Bookmarked Can Antitrust Law Rein in Facebook’s Data-Mining Profit Machine? by an author (Institute for New Economic Thinking)

My paper, “The Antitrust Case Against Facebook,” details the quintessential market power fact-patterns that standard economics and competition law have made familiar. Facebook’s ability to inflict harm today on both consumers and news publishers rests heavily, though not exclusively, on a single practice that Facebook engages in: surveillance. Facebook not only tracks users while they are on its site; it also follows them after they leave Facebook itself. This singular ability to surveil customers—across millions of independent and sometimes competitive businesses—is the source of Facebook’s unusually high profit margins in digital advertising, as well as its ability to inflict harm on market participants. Facebook could not get away with this when it faced real competition.

Dina Srinivasan summarises the case against Facebook.
Bookmarked The Antitrust Case Against Facebook: a turning point in the debate over Big Tech and monopoly (Boing Boing)

Srinivasan’s paper is a sprightly and readable thing, but it clocks in at 80-some pages, so you may prefer her summarizing articlefor the Institute for New Economic Thinking. Either way, take note of the legal maneuvers she makes, which go even farther than Kahn did: Srinivasan makes a solid case that even the nearly useless Reagan version of antitrust law can be stretched to fit Facebook, in light of the case she lays out.

Cory Doctorow discusses Dina Srinivasan’s new paper The Antitrust Case Against Facebook published in the Berkeley Business Law Journal. Srinivasan documents the rise of the platform and how it would not have been possible in a pre-Reagan era. The association between monopoly and surveillance is also explored:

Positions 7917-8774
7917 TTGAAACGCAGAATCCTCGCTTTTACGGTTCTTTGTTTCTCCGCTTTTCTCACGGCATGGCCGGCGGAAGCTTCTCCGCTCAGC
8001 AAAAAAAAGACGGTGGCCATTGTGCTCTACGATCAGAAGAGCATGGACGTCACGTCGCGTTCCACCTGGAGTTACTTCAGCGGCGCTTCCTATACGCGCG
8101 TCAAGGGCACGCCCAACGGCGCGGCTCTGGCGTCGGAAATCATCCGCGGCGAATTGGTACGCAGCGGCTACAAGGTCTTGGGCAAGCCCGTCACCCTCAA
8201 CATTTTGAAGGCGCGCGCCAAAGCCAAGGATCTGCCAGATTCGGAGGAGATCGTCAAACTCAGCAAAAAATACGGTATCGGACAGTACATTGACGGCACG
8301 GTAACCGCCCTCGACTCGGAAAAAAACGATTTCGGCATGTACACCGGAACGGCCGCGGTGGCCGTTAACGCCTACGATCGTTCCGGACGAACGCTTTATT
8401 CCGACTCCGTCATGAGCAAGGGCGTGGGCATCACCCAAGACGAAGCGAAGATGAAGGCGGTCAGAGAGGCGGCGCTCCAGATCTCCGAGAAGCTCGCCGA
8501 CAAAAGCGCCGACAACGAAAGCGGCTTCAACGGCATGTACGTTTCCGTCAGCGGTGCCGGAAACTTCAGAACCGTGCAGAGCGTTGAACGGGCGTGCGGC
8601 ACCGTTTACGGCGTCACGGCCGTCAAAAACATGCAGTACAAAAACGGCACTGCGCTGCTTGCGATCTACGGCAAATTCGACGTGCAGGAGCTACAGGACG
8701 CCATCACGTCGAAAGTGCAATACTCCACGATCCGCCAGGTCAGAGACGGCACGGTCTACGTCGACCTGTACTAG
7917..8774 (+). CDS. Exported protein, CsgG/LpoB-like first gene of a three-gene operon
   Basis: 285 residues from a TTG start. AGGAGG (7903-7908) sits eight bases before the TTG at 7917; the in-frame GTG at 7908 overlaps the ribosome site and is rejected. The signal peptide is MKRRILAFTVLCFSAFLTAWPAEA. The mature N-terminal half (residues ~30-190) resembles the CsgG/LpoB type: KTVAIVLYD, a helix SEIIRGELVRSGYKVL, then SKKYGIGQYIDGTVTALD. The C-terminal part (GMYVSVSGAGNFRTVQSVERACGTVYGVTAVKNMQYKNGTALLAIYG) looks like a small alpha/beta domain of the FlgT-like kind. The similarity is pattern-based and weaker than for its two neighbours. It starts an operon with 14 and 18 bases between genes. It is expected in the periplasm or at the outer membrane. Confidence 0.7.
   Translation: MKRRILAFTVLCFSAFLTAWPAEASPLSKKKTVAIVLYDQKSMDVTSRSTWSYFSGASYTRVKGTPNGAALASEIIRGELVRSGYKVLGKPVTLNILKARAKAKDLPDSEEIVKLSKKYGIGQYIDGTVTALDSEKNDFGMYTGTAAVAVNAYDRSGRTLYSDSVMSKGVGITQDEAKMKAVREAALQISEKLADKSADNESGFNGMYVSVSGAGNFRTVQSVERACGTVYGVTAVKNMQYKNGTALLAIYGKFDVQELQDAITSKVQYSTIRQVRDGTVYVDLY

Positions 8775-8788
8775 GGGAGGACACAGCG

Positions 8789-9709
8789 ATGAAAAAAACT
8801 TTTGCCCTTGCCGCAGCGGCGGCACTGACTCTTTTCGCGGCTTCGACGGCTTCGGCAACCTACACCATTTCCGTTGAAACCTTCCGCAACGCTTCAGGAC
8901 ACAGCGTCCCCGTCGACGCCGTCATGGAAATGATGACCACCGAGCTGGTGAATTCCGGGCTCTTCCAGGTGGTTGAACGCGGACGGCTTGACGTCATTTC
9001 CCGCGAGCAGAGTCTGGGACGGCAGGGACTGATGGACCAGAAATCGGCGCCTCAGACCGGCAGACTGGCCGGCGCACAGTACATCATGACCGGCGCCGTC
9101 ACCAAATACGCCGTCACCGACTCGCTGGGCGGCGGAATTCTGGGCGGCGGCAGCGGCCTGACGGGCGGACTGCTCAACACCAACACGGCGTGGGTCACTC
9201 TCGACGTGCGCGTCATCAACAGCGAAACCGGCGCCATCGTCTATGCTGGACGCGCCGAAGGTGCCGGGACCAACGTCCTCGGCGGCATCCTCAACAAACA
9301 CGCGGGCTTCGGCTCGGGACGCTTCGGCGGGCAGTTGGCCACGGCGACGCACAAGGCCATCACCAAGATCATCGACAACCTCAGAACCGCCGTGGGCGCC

Srinivasan’s history of Facebook’s surveillance rollout makes link between monopoly and surveillance clear. For its first ten years, Facebook sold itself as the pro-privacy alternative to systems like Myspace, Orkut, and other competitors, repeatedly promising that it wouldn’t track or analyze its users activity. As each of Facebook’s competitors disappeared, Facebook advanced its surveillance technology, often running up against user resistance. But as the number Facebook alternatives could go declined — because Facebook crushed them or bought them — Facebook’s surveillance became more aggressive. Today, with Facebook as the sole dominant social network, people who leave Facebook end up joining Instagram, a Facebook subsidiary.

This is a topic Tim Wu, Charles Duhigg and Lina Khan have discussed. A summary of the paper was also published by the Institute for New Economic Thinking.

Bookmarked Adobe Antitrust Concerns: Is the Photoshop-Maker Too Big? by an author (Tedium: The Dull Side of the Internet.)

I really like Adobe as a company, but I think their suite has become so costly and unavoidable for the average creative consumer that they need to be a little bit smaller, so as to allow smaller players to compete without feeling like they have to go up against an impossible behemoth to even make a dent. Maybe Adobe fans won’t like to hear this, but I swear my case here is for the creative community’s best interests.

Ernie Smith explains why Adobe’s role at the center of the creative ecosystem should be of concern. The issue is that there is no longer any space for competition and innovation in this space. We often speak about Google and Facebook in regards to platform monopolies, but Adobe’s move to create and manage the marketing process is worrying.

Adobe is increasingly not only trying to run the software that can create your flyer or logo or commercial, but it’s trying to own the whole marketing process, too, soup to nuts. Some companies might love that sort of integration, and it’s a big reason why Adobe is making all these aggressive acquisitions. But a single company with that much power over a single field is worrying.

Bookmarked It’s time to break up Facebook by Nilay Patel (The Verge)